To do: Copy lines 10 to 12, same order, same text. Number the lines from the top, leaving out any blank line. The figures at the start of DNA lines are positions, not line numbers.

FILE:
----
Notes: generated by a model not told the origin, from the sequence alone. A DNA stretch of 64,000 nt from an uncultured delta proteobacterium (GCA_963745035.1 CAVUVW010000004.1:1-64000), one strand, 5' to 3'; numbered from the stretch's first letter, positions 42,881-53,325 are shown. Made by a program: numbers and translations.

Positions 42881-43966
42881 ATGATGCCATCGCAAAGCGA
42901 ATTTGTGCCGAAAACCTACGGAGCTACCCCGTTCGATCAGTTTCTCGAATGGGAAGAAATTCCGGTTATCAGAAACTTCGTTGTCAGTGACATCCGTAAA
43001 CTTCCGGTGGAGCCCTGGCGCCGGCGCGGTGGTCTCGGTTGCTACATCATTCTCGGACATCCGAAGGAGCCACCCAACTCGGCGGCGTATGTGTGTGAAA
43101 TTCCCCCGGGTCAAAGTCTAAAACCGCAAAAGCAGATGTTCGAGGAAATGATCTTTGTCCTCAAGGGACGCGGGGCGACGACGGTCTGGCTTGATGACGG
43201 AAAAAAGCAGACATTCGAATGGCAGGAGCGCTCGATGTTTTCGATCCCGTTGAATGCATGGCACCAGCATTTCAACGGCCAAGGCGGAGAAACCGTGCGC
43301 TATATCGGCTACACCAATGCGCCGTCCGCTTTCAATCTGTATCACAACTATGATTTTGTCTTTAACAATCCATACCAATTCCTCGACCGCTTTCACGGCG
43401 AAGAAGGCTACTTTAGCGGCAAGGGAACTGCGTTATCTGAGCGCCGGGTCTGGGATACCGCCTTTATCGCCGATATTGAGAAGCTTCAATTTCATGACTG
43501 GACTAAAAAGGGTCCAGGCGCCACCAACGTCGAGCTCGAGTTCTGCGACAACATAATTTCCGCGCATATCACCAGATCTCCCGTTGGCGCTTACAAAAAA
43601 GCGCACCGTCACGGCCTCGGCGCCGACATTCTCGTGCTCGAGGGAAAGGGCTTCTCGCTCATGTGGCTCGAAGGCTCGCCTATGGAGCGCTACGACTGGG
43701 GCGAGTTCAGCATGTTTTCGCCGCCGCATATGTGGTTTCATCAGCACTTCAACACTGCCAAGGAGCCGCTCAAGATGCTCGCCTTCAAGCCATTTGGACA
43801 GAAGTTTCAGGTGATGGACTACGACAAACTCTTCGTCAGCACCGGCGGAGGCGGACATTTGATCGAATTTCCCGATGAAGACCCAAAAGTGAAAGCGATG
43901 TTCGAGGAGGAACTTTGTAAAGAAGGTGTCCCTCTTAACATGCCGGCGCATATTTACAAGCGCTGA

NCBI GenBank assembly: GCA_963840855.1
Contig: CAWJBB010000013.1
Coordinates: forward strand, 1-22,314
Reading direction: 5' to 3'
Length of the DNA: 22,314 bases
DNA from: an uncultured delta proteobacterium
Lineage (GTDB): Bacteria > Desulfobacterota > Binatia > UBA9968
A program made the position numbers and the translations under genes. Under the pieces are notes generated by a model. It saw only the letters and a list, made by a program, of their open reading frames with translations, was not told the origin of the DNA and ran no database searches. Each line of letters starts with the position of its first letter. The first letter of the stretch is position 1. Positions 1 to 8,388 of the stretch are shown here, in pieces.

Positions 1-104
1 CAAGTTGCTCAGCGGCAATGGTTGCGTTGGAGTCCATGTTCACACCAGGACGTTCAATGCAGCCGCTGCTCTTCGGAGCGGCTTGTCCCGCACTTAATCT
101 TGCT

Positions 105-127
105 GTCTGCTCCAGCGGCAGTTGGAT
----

43501 GACTAAAAAGGGTCCAGGCGCCACCAACGTCGAGCTCGAGTTCTGCGACAACATAATTTCCGCGCATATCACCAGATCTCCCGTTGGCGCTTACAAAAAA
43601 GCGCACCGTCACGGCCTCGGCGCCGACATTCTCGTGCTCGAGGGAAAGGGCTTCTCGCTCATGTGGCTCGAAGGCTCGCCTATGGAGCGCTACGACTGGG
43701 GCGAGTTCAGCATGTTTTCGCCGCCGCATATGTGGTTTCATCAGCACTTCAACACTGCCAAGGAGCCGCTCAAGATGCTCGCCTTCAAGCCATTTGGACA